The Score: Kelley Drye Snags NFL Stars with Agent Hires
Working at a large firm, rather than being out on his own like many sports agents, allows Bakari to offer his clients a wide array of legal services. One of the reasons Bakari believes many NFL players and those in other sports find themselves in financial straits is an over-reliance on traditional agents for "jack-of-all-trades" advice, which doesn't help them deal with complicated legal issues like the "jock taxes" that can affect earnings for those playing in certain states.
"If a player comes to me to help him on his first contract, and he’s also in the process of getting married, I can send him down the hall to our trusts and estates or tax lawyers," Bakari says. "Many of these guys go broke after a divorce—they don’t have prenuptial agreements."
While at Dow Lohnes, where Bakari made partner in 2010, the same year fellow lawyer-agent Whitney left his own solo practice to join the firm, the sports group held an annual retreat for clients to help teach them the business skills necessary to succeed off the field.
Sports Illustrated wrote about Dow Lohnes’s retreat last year, and over the past few years there has been an increased focus on the lives of current and former NFL players. In part, that’s been due to a high-profile suit against the league by hundreds of retired players, who claimed the NFL looked the other way by failing to inform them about the potential long-term consequences of concussions and other forms of head trauma.
Earlier this month, the NFL and its lawyers from Paul, Weiss, Rifkind, Wharton & Garrison reached a $765 million settlement in the consolidated concussion cases thanks to the mediation efforts of Irell & Manella litigation partner Layn Phillips. The settlement sum will reach nearly $1 billion when accounting for the roughly $200 million in fees for plaintiffs’ lawyers led by Seeger Weiss that the NFL has also agreed to pay. (The league, which discloses its own outside legal fees due to its status as a registered nonprofit, will also likely pay a tidy sum to Paul Weiss.)
None of Bakari’s clients were part of the concussion litigation. When asked about the settlement, which has been criticized in some player circles, Bakari credits DeMaurice Smith, a former partner at Latham & Watkins and Patton Boggs now serving as executive director of the NFL Players Association, with making player safety a "paramount issue" and putting a greater emphasis on boosting benefits. Smith has also put into place new rules regulating how agents can recruit potential clients.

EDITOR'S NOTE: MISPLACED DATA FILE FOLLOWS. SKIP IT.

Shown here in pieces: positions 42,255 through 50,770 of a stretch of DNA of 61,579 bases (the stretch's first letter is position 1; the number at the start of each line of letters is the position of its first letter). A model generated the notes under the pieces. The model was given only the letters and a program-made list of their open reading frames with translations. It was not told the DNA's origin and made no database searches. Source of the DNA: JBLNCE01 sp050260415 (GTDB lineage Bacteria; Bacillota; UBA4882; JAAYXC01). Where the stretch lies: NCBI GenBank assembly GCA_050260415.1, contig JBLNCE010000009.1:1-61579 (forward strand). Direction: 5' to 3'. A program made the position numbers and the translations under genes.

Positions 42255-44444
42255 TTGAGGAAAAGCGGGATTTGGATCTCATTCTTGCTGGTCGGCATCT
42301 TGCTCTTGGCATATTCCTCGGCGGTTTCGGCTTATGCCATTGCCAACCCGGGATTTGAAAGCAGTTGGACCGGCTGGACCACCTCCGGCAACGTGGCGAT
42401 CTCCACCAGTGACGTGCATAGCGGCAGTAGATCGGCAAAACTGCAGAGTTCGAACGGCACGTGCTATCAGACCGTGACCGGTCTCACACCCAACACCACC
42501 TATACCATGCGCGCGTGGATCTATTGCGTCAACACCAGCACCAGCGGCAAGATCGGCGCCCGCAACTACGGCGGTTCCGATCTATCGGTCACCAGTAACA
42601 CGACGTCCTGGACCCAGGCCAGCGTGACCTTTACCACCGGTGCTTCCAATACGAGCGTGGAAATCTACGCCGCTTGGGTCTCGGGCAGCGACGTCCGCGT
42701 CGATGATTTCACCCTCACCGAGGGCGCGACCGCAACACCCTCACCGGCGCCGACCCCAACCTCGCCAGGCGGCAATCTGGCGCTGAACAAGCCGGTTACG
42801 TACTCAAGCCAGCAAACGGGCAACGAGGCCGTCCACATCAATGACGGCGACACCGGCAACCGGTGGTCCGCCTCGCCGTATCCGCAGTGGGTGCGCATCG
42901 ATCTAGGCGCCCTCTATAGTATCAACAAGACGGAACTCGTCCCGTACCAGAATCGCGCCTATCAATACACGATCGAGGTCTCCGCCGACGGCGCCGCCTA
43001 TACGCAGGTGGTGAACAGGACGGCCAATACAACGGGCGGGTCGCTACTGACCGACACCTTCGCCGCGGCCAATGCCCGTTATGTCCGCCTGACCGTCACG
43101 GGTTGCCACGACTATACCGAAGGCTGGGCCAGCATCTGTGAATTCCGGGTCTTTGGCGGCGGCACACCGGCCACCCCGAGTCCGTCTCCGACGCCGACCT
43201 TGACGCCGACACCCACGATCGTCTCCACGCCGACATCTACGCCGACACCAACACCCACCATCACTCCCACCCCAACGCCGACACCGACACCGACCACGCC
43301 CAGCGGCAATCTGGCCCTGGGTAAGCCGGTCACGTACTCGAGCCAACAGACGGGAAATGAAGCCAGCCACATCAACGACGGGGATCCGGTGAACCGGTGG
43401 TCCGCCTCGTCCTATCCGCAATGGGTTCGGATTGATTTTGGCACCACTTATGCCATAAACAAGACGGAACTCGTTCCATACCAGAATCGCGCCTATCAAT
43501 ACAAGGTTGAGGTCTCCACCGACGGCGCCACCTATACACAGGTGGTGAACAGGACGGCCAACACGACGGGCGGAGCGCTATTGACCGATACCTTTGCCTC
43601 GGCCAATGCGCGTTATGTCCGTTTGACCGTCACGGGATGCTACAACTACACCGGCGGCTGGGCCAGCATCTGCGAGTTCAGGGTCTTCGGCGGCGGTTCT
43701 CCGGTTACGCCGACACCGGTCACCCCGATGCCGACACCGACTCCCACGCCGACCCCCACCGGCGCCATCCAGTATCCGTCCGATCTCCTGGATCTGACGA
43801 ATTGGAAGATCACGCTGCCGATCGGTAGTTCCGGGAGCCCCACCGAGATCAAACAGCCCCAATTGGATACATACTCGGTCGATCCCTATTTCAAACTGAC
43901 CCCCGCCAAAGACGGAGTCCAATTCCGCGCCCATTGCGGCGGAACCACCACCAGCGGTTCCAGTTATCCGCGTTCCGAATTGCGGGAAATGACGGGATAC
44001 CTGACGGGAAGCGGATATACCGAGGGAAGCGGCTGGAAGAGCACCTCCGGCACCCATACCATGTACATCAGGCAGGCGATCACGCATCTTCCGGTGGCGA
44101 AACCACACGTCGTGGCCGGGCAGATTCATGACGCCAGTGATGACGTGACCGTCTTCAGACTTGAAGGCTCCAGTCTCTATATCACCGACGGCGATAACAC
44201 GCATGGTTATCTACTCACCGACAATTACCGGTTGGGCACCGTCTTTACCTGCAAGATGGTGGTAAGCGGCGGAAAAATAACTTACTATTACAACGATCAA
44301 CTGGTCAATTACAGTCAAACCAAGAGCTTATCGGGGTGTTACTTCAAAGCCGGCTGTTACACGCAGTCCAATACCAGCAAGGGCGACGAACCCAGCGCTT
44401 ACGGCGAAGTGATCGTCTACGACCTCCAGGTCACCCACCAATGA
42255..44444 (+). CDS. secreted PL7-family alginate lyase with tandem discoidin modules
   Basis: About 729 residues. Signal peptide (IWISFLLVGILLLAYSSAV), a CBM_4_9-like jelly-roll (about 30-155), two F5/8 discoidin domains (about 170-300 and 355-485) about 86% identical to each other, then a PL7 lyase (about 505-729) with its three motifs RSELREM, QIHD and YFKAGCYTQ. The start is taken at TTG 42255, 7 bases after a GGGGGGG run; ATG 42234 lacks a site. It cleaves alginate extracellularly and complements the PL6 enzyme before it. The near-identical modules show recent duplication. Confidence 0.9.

The NFLPA examined the recruitment of New York Giants wide receiver Victor Cruz by the sports agency launched earlier this year by Shawn "Jay-Z" Carter and industry giant CAA—a union that upset many NFL agents—before clearing the rap mogul of wrongdoing in late May. (Kimberly Miale, a registered NFL player agent and former associate at Boston’s Heifetz Rose, has been hired by the joint venture called Roc Nation Sports.)
Other NFL agents doubling as financial planners for their clients have come under scrutiny in recent years due to potential conflicts of interest, while some agents have been given prison terms for defrauding their former clients.
Nonetheless, the sports agent business remains a highly competitive field—Bakari says the most common Jerry Maguire-esque misconception about agents is that they're all about the glitz and glamour of the red carpet—even though the profit margins in negotiating nonguaranteed NFL contracts remain low. The maximum fee an NFL agent can charge for negotiating a standard contract is 3 percent and for other types of contracts it can be a mere 2 percent. (As noted by former agent Andrew Brandt, who last year took a position at the Villanova University School of Law, those fees are payable over the lifetime of a players' contract with agents frequently undercutting one another to sign new clients.)
At a large firm, Bakari has the option of hourly billing, and he hopes that the platform provided by Kelley Drye will help him expand his practice into handling other matters for players not subject to any fee restrictions. He wants to hook up his NFL clients with Kelley Drye’s robust advertising and marketing practice, which can put them in touch with companies that pay top dollar for celebrity endorsements. (Commissions for marketing deals can range from 15 to 30 percent.)